The PM and Waitangi

February 5th, 2008 at 9:15 am by David Farrar

The PM really needs to get over the fact that Harawira senior was rude to her a decade or so ago at Waitangi.  Life goes on, and it is regrettable that the PM has never gone to Waitangi for the full programme.

She is boycotting both the group of cross-party MPs that will be welcomed on to Te Tii Marae this morning and has not accepted an invitation to participate in a leaders debate with National Party leader John Key and others at the marae this afternoon.

Instead she is going to a meeting to confirm the Labour Party candidate for Te Tai Tokerau.  So putting party ahead of country.

Yes Waitangi Day can sometimes be rude. Yes like Don Brash you may get seated next to Tame Iti. But the head of the NZ Government should be at Waitangi for Waitangi Day.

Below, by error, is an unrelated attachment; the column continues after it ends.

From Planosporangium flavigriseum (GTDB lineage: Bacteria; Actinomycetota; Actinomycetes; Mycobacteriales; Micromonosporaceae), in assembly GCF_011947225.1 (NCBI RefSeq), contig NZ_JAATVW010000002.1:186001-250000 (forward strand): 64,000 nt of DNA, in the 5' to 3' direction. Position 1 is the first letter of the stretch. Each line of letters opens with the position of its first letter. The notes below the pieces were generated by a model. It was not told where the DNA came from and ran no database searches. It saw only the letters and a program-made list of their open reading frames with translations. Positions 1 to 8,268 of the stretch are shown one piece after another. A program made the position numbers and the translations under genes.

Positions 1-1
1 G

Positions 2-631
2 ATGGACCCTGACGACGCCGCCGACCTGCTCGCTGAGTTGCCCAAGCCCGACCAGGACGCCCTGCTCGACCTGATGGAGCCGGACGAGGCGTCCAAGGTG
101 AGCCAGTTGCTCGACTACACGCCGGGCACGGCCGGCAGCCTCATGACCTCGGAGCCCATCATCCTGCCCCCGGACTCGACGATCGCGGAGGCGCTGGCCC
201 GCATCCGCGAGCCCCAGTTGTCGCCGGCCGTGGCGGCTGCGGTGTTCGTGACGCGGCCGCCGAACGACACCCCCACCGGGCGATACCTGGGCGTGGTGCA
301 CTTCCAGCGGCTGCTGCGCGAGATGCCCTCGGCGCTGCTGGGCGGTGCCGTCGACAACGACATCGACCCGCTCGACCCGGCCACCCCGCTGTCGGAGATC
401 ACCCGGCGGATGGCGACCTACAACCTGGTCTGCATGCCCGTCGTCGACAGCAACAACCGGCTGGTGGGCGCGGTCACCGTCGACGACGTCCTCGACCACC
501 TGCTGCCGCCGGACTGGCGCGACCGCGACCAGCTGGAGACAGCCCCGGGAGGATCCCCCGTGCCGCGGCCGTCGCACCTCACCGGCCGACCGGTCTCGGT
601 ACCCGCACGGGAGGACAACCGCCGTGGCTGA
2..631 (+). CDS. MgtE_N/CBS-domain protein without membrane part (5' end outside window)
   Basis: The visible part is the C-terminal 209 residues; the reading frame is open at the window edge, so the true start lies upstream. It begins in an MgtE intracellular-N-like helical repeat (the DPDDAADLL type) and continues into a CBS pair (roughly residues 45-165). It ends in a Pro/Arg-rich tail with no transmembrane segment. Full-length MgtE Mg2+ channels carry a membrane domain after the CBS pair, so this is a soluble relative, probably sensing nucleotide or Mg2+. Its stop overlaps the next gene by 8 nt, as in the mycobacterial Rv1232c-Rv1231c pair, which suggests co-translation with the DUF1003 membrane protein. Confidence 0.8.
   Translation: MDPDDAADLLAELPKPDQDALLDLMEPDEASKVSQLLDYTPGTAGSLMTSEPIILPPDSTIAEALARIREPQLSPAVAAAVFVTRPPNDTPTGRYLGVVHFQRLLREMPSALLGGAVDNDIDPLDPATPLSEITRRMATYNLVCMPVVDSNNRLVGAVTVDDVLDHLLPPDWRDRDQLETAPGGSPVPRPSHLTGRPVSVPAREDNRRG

I’ve no problem with temporary stay aways when things go too far, such as when the GG was spat on.  But her boycott of the full programme has been in place for something like a decade – in her own language it is time to move on.

No tag for this post.

59 Responses to “The PM and Waitangi”

  1. democracymum (660 comments) says:

    The PM always likes to be in control – at Waitangi she is not.

    She is scared that she will not be able to foot it with John Key
    and so is using the rudeness of some year ago as an excuse not to attend.

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  2. Lee C (4,516 comments) says:

    This is mind games pure and simple. She refuses to allow herself to be in the saem room as Key for paranoia that the voters will see them as equals. She refuses to engage Maori for fear that it will be a rallying call for the Maori Party. She knows that after Ruatuki she will be villiefied, and has chosen the easier way out. Too many nasty phot ops for the opposition here. Rather have some cuddly shots of Helen ‘down with Maori’ by choosing an altogether more scenic venue.